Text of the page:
For full details and a route map, click here. Registration ends on Thursday (April 28).


Lance’s trainer was on 1560 this morning and he’s quite upset. Lance hired him FOUR years ago, not this winter. He said Lance worked no harder this offseason than any of the previous three and that his physical issues had more to do with injury limitations than “laziness” or a lack of desire to be in shape. Can’t the Astros just take the high road and thank him for his years with the team?

Alyson…….Lance Berkman will forever be as Astro. PERIOD.
He and Roy left (or wanted to) because Drayton McLane
would NOT let Ed Wade improve this team. Signing old-
been there done that cheap players, sent a pretty loud and
clear message. Milo Hamilton ripped Berkman in an interview
that shocked me to read it. The Astros are not going to contend with the line up they have now, and may not next year. My hope is the kids in OKC will come up, and make this team respectable in 2013-2014. Thanks for all you do,
I know you miss Roy and Lance too. Becky:)🙂

1560 The Game spoke with Berkman’s trainer this morning who has trained him the past 4 years. Danny Arnold basically said all these notions that he did something different this offseason to prepare is incorrect. He trained in the same way he has for the past 4 years.

He said that the difference this is year is that he’s just having a good year and there are decent hitters in the lineup around him… so they can’t pitch around him as they could when he was in Houston.

I’m not sure I buy that completely, but I also don’t completely buy into Milo’s lame attempt at a smear campaign either. I think it’s a combination of him having a better year, having protection in the lineup and him having a fresh start on a team that can compete and is expected to win… not shoot for .500.

Berkman’s trainer was on 1560 this morning. You know, the same one he’s had for four years. He said Berkman’s routine really hasn’t changed that much and that he’s doing the same things he did now as when he was an Astro. Berkman might have taken the diet a little more seriously this off-season, but the the biggest thing is he’s healthy. His trainer also had some not so nice things about the way MLB teams in general “rehab” injuries.

great article, alyson! do you think there is any chance berkman could retire as an astro? i know we are pretty set in our ways with going forward young, but…. but….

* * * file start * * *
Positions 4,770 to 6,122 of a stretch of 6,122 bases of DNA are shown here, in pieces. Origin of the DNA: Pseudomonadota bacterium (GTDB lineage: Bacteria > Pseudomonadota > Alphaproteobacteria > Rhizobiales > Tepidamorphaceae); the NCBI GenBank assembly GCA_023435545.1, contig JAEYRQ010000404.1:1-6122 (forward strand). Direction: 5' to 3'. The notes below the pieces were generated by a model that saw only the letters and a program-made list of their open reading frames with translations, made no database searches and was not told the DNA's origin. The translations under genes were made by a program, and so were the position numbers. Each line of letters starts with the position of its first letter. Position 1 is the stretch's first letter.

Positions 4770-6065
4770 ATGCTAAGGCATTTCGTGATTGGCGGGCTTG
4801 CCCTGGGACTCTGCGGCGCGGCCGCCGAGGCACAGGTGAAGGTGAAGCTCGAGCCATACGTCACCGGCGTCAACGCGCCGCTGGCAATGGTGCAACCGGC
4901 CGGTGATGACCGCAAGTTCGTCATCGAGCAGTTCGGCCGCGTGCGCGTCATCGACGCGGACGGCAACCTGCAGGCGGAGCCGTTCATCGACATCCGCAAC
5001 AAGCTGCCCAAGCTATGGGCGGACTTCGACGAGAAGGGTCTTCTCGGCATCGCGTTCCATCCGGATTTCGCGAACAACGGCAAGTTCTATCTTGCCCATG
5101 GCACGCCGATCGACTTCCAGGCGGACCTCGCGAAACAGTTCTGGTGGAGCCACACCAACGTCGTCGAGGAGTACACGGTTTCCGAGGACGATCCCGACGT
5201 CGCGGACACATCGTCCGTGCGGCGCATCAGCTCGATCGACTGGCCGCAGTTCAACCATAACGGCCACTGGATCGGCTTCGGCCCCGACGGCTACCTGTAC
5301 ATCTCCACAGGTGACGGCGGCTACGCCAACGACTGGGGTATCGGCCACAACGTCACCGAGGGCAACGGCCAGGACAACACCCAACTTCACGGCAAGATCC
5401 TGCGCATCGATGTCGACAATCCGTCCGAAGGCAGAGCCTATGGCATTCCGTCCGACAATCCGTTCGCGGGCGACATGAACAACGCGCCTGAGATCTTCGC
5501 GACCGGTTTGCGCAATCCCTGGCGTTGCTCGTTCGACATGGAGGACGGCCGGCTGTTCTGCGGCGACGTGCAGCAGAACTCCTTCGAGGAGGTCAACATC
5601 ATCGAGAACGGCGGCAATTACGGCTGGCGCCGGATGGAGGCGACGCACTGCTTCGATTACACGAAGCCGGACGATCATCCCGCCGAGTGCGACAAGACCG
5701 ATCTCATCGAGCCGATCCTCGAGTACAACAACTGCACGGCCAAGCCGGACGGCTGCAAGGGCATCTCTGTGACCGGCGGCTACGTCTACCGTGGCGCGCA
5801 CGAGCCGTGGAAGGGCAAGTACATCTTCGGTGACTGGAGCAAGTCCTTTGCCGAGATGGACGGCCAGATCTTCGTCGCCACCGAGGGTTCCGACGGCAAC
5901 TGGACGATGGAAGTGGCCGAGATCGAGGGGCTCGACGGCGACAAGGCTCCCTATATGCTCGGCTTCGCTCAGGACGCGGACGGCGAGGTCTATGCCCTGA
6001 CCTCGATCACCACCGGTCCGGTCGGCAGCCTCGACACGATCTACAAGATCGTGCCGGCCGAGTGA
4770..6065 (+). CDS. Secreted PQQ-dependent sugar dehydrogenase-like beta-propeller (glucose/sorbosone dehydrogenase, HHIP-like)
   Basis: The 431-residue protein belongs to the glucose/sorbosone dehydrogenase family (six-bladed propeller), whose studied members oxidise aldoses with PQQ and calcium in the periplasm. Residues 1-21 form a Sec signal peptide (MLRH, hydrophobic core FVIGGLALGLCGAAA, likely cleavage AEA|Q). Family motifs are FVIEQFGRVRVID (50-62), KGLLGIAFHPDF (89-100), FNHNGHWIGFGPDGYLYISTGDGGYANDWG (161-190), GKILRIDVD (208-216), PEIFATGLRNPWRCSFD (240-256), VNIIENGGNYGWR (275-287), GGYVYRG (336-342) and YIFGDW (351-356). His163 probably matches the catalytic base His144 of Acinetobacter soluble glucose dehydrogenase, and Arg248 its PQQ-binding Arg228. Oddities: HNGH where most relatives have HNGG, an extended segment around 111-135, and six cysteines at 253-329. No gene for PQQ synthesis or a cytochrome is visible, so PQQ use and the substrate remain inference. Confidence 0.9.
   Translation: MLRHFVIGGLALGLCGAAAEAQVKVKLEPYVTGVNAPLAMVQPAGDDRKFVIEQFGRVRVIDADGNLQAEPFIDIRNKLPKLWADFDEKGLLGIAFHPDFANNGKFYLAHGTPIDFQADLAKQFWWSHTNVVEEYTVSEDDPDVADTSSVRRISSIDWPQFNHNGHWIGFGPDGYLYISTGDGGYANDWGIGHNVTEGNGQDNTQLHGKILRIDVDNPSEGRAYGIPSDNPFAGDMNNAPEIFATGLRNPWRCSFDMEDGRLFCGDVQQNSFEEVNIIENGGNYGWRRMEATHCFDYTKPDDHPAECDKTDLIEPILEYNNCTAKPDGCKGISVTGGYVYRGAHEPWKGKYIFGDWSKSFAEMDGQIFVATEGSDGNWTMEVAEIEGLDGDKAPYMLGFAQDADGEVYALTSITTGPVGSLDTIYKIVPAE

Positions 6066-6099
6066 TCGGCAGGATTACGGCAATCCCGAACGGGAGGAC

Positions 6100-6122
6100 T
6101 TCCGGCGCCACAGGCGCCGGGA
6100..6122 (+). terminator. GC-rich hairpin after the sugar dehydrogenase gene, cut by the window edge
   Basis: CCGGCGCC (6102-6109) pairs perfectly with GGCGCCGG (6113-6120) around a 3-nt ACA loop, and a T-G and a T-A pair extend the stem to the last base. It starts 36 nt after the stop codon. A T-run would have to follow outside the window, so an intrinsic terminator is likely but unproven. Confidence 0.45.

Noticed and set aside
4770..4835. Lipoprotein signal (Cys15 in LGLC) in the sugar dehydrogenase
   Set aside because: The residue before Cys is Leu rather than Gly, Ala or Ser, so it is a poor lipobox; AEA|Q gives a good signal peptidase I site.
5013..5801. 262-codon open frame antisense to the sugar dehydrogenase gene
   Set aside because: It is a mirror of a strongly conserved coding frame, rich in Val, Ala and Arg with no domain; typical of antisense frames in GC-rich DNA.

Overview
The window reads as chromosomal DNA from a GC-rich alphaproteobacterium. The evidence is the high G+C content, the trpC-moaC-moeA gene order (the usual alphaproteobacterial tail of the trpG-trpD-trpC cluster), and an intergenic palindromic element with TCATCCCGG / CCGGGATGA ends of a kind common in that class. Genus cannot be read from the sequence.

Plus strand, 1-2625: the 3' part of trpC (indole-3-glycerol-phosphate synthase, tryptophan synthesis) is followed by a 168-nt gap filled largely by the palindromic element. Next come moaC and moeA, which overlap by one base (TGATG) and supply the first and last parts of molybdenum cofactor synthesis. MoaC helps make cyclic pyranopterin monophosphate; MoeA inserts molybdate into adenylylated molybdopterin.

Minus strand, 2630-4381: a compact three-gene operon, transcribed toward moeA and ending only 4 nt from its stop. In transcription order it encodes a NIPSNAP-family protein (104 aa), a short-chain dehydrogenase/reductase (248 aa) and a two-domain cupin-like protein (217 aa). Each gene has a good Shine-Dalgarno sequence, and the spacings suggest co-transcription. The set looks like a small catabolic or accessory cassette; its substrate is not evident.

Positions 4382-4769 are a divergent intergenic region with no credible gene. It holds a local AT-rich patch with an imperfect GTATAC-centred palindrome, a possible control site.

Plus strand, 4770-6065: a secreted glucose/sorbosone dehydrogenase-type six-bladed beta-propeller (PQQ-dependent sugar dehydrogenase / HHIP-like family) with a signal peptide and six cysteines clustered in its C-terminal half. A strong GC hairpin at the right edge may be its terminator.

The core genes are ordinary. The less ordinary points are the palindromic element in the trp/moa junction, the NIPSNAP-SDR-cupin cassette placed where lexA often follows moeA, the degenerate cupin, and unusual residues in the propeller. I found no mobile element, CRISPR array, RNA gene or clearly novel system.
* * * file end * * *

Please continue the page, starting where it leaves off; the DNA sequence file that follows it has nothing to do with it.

Berkman was a great Astro and it was sad to see him and Roy leave last season. However, I’m still torn with him signing with the Cardinals. And I wasn’t a fan of his comments in the offseason about the Rangers, either.

Thanks for giving Lance the respect he deserves. He is a great player and was a valuable assest to our team for a long time. I believe he would have been an assest to our team had they chose to take him back and let him finish his career here. I heard the radio footage from Milo yesterday and I was surprised to hear some of his comments regarding Lance. I guess that kind of thing is what keeps people interested though. I hope the fans give Lance the welcome he deserves and from there we can play to win – Best wishes to Lance I hope he is able to have a shot at getting a ring before he retires he certainly deserves it.

While I’m sure his trainer has been working diligently with Berkman for many years, the notion that he didn’t do anything different last offseason than any other time is absurd. Berkman is 15 pounds, minimum, lighter than he was any other year except for the year he was coming back from knee surgery after flag football (at which time he had the same physique as now — lean and muscular). If Berkman has been doing the exact same thing exercise-wise and he looks he does now, well, that must be one heckuva diet he was on.
The fact is that he worked out harder because he had to get into shape to be an outfielder. It’s nothing to be ashamed of. It is what it is.

There are only 3 teams in all of baseball that I will never cheer for. Those teams are the Yankees, the Cardinals and the Cubs. Unfortunately Lance has been with 2 of those teams. I wish him nothing but the best and I cherish all of the years that he spent here, he was a great Astro, I however, can NOT and WILL NOT cheer for his team, though I hope he does well. I’ll be at the game tonight. I will give Lance his due respect with a standing ovation before his first at bat, but after that he’s a Cardinal and I don’t cheer for Cardinals.